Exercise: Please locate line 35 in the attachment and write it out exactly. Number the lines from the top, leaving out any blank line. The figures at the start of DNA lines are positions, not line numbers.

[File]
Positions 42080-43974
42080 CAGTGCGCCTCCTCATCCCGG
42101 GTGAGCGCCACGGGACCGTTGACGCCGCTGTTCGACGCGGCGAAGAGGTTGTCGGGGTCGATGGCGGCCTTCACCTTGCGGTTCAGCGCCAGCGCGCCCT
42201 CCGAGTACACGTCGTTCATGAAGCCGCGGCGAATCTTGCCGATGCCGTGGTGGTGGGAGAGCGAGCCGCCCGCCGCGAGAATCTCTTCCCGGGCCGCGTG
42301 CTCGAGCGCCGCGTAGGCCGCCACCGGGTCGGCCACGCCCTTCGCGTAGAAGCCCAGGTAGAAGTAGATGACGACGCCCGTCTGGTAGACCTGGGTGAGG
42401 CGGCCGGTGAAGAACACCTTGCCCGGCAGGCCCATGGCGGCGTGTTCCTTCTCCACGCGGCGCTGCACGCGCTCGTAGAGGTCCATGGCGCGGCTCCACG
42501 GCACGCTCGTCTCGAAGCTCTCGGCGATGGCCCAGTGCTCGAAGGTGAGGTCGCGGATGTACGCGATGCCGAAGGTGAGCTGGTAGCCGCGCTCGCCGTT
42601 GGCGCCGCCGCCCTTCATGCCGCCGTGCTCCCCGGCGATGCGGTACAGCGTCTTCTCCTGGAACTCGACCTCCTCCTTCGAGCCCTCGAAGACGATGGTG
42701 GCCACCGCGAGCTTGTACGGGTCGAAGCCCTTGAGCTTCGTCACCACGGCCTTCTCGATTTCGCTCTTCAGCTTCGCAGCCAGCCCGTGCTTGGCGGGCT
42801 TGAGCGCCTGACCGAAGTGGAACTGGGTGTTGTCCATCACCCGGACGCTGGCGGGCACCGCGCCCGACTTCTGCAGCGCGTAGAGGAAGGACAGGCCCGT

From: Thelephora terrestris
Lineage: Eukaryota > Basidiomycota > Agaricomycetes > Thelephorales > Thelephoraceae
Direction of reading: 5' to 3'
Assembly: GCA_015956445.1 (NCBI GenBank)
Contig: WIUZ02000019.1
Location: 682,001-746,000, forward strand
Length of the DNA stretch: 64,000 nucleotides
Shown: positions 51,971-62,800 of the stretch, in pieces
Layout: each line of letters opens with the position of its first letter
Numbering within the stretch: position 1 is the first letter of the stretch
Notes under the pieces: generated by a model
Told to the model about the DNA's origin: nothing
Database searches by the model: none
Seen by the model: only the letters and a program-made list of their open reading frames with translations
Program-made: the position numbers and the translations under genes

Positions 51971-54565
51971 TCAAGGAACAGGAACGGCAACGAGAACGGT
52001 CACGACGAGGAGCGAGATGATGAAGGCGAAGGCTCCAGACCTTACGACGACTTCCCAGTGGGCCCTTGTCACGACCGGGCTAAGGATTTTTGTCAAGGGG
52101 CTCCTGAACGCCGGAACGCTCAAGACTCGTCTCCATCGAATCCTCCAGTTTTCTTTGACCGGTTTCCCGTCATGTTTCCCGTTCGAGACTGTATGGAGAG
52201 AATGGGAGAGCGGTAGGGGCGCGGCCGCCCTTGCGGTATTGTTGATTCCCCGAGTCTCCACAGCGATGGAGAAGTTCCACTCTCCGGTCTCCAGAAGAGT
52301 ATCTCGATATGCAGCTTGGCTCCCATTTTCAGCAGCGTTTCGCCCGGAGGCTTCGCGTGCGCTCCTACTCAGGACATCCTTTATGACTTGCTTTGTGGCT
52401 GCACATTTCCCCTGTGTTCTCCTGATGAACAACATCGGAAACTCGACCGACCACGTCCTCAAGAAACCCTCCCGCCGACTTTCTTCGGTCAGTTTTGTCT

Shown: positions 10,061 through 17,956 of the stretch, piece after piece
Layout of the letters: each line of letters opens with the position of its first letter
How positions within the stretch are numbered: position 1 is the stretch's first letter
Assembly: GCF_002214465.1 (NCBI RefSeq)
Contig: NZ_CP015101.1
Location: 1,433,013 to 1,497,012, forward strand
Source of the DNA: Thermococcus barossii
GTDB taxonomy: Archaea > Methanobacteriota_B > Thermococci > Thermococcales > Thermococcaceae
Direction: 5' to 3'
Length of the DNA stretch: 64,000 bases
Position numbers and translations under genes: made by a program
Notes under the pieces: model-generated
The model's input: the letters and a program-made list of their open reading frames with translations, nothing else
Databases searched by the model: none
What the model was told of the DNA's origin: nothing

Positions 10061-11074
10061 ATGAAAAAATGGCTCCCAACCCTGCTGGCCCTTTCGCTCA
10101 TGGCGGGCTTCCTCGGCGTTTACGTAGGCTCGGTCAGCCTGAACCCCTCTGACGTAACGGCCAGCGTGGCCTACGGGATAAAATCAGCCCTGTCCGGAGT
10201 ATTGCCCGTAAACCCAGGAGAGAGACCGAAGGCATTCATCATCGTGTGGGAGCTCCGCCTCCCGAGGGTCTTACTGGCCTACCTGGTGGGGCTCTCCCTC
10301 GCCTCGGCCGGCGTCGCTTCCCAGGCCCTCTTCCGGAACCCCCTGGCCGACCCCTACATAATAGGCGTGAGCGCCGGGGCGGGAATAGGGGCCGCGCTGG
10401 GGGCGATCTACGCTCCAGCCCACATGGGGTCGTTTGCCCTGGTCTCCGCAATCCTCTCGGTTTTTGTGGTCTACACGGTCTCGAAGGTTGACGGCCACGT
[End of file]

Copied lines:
How positions within the stretch are numbered: position 1 is the stretch's first letter